Results 1 to 7 of 7

Math Help - Comparison test

  1. #1
    Super Member Showcase_22's Avatar
    Joined
    Sep 2006
    From
    The raggedy edge.
    Posts
    782

    Comparison test

    Use the comparison test to determine whether each of the following series converges or diverges.

    \sum \frac{2n^2+15n}{n^3+7}
    This is harder than it looks. My supervisor and I got stuck on it!

    Here's what I tried:

    0< \sum \frac{2n^2+15n}{n^3+7}< \sum \frac{2n^2+15n+7}{n^3+7}

    = \sum \frac{(2n+1)(n+7)}{n^3+7}= \sum \frac{2n(n+7)}{n^3+7}+ \frac{n+7}{n^3+7}< \sum \frac{2n^2+14n}{n^3}+\sum \frac{n+7}{n^3}

    =\sum \frac{2}{n}+\sum \frac{14}{n^2}+\sum \frac{1}{n^2} +\sum \frac{7}{n^3}

    This was the closest I got. I have to find a way to get rid of \sum \frac{2}{n} since that's the only one that diverges.

    However, i'm assuming that the sequence is convegent since I couldn't get it to diverge by the comparison test either!
    Follow Math Help Forum on Facebook and Google+

  2. #2
    Super Member flyingsquirrel's Avatar
    Joined
    Apr 2008
    Posts
    802
    Hi,
    Quote Originally Posted by Showcase_22 View Post
    However, i'm assuming that the sequence is convegent since I couldn't get it to diverge by the comparison test either!
    This series diverges since for n\geq1

    \frac{2n^2+15n}{n^3+7}\geq \frac{2n^2+14n}{n^3+7n^2}=\frac{2}{n}.
    Last edited by flyingsquirrel; November 10th 2008 at 06:04 AM. Reason: \leq --> \geq
    Follow Math Help Forum on Facebook and Google+

  3. #3
    MHF Contributor Mathstud28's Avatar
    Joined
    Mar 2008
    From
    Pennsylvania
    Posts
    3,641
    Quote Originally Posted by Showcase_22 View Post
    This is harder than it looks. My supervisor and I got stuck on it!

    Here's what I tried:

    0< \sum \frac{2n^2+15n}{n^3+7}< \sum \frac{2n^2+15n+7}{n^3+7}

    = \sum \frac{(2n+1)(n+7)}{n^3+7}= \sum \frac{2n(n+7)}{n^3+7}+ \frac{n+7}{n^3+7}< \sum \frac{2n^2+14n}{n^3}+\sum \frac{n+7}{n^3}

    =\sum \frac{2}{n}+\sum \frac{14}{n^2}+\sum \frac{1}{n^2} +\sum \frac{7}{n^3}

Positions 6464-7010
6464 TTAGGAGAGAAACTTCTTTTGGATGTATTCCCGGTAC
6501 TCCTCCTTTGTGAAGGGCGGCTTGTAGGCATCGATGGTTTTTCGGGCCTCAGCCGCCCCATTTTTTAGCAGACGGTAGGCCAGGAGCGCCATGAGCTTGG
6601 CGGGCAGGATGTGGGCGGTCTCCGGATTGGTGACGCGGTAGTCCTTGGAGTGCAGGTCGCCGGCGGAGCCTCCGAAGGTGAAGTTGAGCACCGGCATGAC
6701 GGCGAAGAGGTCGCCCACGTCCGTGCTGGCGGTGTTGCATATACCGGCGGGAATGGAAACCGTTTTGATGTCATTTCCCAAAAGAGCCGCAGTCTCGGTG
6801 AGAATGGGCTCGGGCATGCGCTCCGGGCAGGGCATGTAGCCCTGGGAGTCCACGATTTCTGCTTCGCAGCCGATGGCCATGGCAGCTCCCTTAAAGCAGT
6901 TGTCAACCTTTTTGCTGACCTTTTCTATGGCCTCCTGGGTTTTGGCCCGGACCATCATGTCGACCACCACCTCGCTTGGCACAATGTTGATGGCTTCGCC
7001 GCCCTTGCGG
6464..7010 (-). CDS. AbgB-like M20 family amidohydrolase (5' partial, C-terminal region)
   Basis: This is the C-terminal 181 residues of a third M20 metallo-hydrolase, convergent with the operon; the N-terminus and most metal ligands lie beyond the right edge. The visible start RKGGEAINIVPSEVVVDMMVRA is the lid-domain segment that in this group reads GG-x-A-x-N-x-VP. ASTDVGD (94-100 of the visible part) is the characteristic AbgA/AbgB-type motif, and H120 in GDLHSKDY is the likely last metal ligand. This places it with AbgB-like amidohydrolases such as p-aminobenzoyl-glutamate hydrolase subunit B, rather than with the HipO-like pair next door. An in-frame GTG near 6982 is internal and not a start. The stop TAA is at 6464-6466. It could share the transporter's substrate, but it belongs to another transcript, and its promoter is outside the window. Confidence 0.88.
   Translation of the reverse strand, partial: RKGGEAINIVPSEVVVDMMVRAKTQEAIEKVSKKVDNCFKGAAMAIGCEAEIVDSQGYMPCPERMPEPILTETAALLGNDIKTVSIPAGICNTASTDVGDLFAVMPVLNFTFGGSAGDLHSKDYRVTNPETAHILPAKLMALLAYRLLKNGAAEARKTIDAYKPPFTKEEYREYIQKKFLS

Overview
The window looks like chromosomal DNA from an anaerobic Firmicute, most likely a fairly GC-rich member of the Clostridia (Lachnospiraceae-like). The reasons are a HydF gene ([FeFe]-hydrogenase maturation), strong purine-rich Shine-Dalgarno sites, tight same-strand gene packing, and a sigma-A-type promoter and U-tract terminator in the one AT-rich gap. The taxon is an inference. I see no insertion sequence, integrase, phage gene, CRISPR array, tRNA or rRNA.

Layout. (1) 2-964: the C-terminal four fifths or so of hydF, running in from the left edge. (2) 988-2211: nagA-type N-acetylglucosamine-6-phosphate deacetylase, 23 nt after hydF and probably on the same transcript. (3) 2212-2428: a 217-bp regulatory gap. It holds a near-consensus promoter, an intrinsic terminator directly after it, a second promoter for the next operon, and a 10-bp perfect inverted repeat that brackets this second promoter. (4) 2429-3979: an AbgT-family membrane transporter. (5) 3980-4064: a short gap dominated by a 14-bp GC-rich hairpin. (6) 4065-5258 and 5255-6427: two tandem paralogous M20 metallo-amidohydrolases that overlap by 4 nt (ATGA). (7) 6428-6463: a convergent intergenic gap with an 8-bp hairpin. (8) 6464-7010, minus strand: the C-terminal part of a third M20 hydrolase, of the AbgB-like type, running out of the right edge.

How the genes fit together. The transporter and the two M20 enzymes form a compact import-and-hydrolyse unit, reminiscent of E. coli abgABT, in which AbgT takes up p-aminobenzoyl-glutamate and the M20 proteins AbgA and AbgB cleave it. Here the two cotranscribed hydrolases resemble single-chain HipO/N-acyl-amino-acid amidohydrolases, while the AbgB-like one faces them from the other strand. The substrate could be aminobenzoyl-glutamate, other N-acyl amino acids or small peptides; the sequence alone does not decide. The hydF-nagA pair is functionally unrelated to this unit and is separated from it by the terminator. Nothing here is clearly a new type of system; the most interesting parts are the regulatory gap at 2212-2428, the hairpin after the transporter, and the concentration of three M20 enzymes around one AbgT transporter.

This was the closest I got. I have to find a way to get rid of \sum \frac{2}{n} since that's the only one that diverges.

    However, i'm assuming that the sequence is convegent since I couldn't get it to diverge by the comparison test either!
    Or try the limit comparison test, comparing the the Harmonic Series.
    Follow Math Help Forum on Facebook and Google+

  4. #4
    Super Member Showcase_22's Avatar
    Joined
    Sep 2006
    From
    The raggedy edge.
    Posts
    782
    What's the limit form of the comparison test?

    I thought it would be the same as what i'm already doing except for the addition of "lim" in front of every sum symbol.

    =S
    Follow Math Help Forum on Facebook and Google+

  5. #5
    MHF Contributor Mathstud28's Avatar
    Joined
    Mar 2008
    From
    Pennsylvania
    Posts
    3,641
    Quote Originally Posted by Showcase_22 View Post
    What's the limit form of the comparison test?

    I thought it would be the same as what i'm already doing except for the addition of "lim" in front of every sum symbol.

    =S
    It roughly states: Let \sum{a_n} and \sum{b_n} be two infinite series. Then if \lim_{n\to\infty}\frac{a_{n}}{b_n}=c\in\mathbb{R^+  }\implies\sum{a_n}\text{ and }\sum{b_n}\text{ share convergence/divergence}
    Follow Math Help Forum on Facebook and Google+

  6. #6
    Super Member Showcase_22's Avatar
    Joined
    Sep 2006
    From
    The raggedy edge.
    Posts
    782
    Quote Originally Posted by Mathstud28 View Post
    It roughly states: Let \sum{a_n} and \sum{b_n} be two infinite series. Then if \lim_{n\to\infty}\frac{a_{n}}{b_n}=c\in\mathbb{R^+  }\implies\sum{a_n}\text{ and }\sum{b_n}\text{ share convergence/divergence}
    I haven't seen this before but there's something I was wondering:

    Your \Rightarrow only goes one way so I can't use the limits of the numerator and the denominator to imply that the fraction will either converge or diverge.

    Am I applying the limit form of the comparison test to the wrong sequence?
    Follow Math Help Forum on Facebook and Google+

  7. #7
    MHF Contributor Mathstud28's Avatar
    Joined
    Mar 2008
    From
    Pennsylvania
    Posts
    3,641
    Quote Originally Posted by Showcase_22 View Post
    I haven't seen this before but there's something I was wondering:

    Your \Rightarrow only goes one way so I can't use the limits of the numerator and the denominator to imply that the fraction will either converge or diverge.

    Am I applying the limit form of the comparison test to the wrong sequence?
    If your asking that if \sum{a_n} and \sum{b_n} share convergence/divergence then this implies that \lim_{n\to\infty}\frac{a_n}{b_n}=c\in\mathbb{R^+}. If so the answer is you can, it is just not pertinent.
    Follow Math Help Forum on Facebook and Google+

Similar Math Help Forum Discussions

  1. [SOLVED] Comparison test and Limit Comparison test for series
    Posted in the Calculus Forum
    Replies: 5
    Last Post: November 25th 2010, 12:54 AM
  2. Comparison or Limit Comparison Test Problem
    Posted in the Calculus Forum
    Replies: 2
    Last Post: March 12th 2010, 07:46 AM
  3. Limit comparison/comparison test series
    Posted in the Calculus Forum
    Replies: 2
    Last Post: March 25th 2009, 08:27 PM
  4. Comparison & Limit Comparison test for series
    Posted in the Calculus Forum
    Replies: 4
    Last Post: March 25th 2009, 04:00 PM
  5. Integral Test/Comparison Test
    Posted in the Calculus Forum
    Replies: 1
    Last Post: January 27th 2009, 10:58 AM

Search Tags


/mathhelpforum @mathhelpforum